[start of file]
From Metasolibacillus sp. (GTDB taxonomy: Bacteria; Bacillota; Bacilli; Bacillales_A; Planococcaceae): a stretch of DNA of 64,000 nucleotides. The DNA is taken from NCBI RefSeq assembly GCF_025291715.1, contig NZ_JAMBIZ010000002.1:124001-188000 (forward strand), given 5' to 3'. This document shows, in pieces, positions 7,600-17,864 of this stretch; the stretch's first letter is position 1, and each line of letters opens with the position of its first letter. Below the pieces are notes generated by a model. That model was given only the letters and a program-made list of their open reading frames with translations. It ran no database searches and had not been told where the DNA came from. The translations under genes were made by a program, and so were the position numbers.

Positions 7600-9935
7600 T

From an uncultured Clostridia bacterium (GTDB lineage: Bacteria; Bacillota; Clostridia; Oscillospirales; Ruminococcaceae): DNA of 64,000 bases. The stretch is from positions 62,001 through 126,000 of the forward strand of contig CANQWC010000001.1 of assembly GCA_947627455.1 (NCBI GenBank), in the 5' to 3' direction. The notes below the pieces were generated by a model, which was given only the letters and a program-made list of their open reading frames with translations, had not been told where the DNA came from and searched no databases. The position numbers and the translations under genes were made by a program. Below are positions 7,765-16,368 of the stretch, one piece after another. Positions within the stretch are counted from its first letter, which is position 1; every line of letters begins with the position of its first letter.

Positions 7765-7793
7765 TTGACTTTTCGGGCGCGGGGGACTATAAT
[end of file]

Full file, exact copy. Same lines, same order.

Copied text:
From Metasolibacillus sp. (GTDB taxonomy: Bacteria; Bacillota; Bacilli; Bacillales_A; Planococcaceae): a stretch of DNA of 64,000 nucleotides. The DNA is taken from NCBI RefSeq assembly GCF_025291715.1, contig NZ_JAMBIZ010000002.1:124001-188000 (forward strand), given 5' to 3'. This document shows, in pieces, positions 7,600-17,864 of this stretch; the stretch's first letter is position 1, and each line of letters opens with the position of its first letter. Below the pieces are notes generated by a model. That model was given only the letters and a program-made list of their open reading frames with translations. It ran no database searches and had not been told where the DNA came from. The translations under genes were made by a program, and so were the position numbers.

Positions 7600-9935
7600 T

From an uncultured Clostridia bacterium (GTDB lineage: Bacteria; Bacillota; Clostridia; Oscillospirales; Ruminococcaceae): DNA of 64,000 bases. The stretch is from positions 62,001 through 126,000 of the forward strand of contig CANQWC010000001.1 of assembly GCA_947627455.1 (NCBI GenBank), in the 5' to 3' direction. The notes below the pieces were generated by a model, which was given only the letters and a program-made list of their open reading frames with translations, had not been told where the DNA came from and searched no databases. The position numbers and the translations under genes were made by a program. Below are positions 7,765-16,368 of the stretch, one piece after another. Positions within the stretch are counted from its first letter, which is position 1; every line of letters begins with the position of its first letter.

Positions 7765-7793
7765 TTGACTTTTCGGGCGCGGGGGACTATAAT